Sounds like the makings for a horror movie or witch’s brew. However, the topics covered in four new nonfiction books are less gory than they are invitations to broaden readers’ understanding of the history of humankind.
HP Newquist’s The Book of Blood: From Legends and Leeches to Vampires and Veins provides an intriguing, encyclopedic profile of its subject. The text explores blood’s anthropological importance, presents a history of science and medicine, and provides an examination of human and nonhuman blood (“A cockroach can live without its head for weeks due to the way its blood clots in its neck”), as well as discussion of real and legendary bloodthirsty animals. The tastefully blood-splattered design includes numerous illustrations and sidebars. (Houghton, 9–12 years)
Invincible Microbe: Tuberculosis and the Never-Ending Search for a Cure by Jim Murphy and Alison Blank offers readers a scientific explanation of the microbe and medical and social histories of the title disease — a medical scourge through much of human history. The thought that new drug-resistant strains of tuberculosis keep the threat of a new pandemic on the horizon is as chilling as any science-fiction thriller. The authors’ engaging and cohesive account is well supported with compelling archival photographs and illustrations. (Clarion, 9–12 years)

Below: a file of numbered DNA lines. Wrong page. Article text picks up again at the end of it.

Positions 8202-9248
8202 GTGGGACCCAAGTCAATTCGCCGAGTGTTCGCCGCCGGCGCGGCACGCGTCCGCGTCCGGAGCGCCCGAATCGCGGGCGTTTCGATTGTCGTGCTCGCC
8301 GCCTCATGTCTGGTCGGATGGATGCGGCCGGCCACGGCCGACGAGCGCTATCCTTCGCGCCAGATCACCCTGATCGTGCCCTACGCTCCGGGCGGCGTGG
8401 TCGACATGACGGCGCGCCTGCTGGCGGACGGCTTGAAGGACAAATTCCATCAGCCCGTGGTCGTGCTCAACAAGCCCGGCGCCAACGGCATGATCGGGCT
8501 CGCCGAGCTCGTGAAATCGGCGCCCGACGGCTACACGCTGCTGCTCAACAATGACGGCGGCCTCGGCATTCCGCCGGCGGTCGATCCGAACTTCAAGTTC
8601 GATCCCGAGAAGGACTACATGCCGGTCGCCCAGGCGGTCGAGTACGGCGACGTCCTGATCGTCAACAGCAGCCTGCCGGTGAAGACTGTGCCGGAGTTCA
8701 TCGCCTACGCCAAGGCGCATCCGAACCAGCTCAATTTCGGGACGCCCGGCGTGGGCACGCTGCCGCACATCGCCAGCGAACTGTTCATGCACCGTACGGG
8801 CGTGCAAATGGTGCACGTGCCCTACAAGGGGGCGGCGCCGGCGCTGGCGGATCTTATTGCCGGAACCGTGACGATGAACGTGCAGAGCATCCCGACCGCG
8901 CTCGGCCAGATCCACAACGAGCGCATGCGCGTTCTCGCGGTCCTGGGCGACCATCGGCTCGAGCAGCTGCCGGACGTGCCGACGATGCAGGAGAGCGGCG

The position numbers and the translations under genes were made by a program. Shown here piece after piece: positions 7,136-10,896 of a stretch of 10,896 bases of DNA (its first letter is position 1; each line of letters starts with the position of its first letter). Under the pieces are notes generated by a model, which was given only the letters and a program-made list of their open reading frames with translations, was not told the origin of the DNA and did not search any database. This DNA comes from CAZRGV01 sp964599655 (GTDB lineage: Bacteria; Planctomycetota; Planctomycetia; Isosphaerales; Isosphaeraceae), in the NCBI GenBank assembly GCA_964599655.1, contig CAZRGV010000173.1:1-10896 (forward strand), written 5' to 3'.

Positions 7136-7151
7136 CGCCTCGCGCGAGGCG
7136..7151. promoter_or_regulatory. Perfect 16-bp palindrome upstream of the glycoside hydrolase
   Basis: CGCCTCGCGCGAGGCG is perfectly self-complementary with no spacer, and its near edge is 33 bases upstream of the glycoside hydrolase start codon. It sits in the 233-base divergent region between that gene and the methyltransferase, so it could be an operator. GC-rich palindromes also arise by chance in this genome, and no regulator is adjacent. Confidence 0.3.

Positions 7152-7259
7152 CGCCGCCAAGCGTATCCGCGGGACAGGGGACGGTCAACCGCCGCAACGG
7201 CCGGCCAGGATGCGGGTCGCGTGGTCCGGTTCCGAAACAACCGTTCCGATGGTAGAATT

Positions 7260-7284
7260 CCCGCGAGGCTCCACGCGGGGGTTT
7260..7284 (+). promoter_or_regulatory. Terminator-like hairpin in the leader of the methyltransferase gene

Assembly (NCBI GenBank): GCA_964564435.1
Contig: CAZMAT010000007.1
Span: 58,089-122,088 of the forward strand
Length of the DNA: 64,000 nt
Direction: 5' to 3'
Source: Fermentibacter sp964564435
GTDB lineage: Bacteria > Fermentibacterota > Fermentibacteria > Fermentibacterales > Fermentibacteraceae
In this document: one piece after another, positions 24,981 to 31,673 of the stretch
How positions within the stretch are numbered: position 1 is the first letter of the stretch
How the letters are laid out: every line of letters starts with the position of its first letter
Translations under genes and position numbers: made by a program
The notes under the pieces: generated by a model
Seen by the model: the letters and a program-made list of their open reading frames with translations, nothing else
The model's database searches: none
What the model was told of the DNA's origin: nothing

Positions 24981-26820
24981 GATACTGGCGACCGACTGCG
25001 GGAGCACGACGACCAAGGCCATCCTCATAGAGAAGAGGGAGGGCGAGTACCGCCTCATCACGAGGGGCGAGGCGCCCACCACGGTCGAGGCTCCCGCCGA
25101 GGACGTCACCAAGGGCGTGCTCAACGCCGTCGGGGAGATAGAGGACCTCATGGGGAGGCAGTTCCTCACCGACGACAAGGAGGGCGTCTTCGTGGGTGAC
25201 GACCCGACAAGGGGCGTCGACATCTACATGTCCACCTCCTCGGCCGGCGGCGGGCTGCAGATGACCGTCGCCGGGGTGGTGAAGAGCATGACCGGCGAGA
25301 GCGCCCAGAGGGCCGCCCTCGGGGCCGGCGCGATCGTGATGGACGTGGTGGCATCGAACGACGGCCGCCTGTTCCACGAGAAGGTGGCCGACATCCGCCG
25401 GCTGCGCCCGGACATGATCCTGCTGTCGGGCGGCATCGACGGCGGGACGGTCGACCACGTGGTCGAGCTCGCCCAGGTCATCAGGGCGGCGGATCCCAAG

Paleontologist Lee R. Berger, working near Johannesburg, South Africa (often accompanied by his young son, Matthew), has made some key contributions to the field. In his book written with Marc Aronson, The Skull in the Rock: How a Scientist, a Boy, and Google Earth Opened a New Window on Human Origins, he shares his and Matthew’s most recent find, a nearly intact skeleton from a new species, Australopithecus sediba. Detailed accounts of advances in paleontology and the technology used are intertwined with Berger’s own story. Photographs of Berger, the research site, the fossils (both in situ and later reconstructed in skeletal form), and striking facial reconstructions enhance the accessible narrative. (National Geographic, 9–12 years)
Sally M. Walker and Douglas W. Owsley begin Their Skeletons Speak: Kennewick Man and the Paleoamerican World with the thrill and pacing of a crime drama. The 1996 discovery of a skull on the banks of the Columbia River in Washington State turns from a modern forensic mystery into a critical anthropological find: the nearly ten-thousand-year-old remains of a Paleoamerican. Along with excellent color photographs, this book shows just how much can be learned from a collection of bones and the important ways that each find contributes to our understandings of prehistory. (Carolrhoda, 11–14 years)
From the October 2012 issue of Notes from the Horn Book.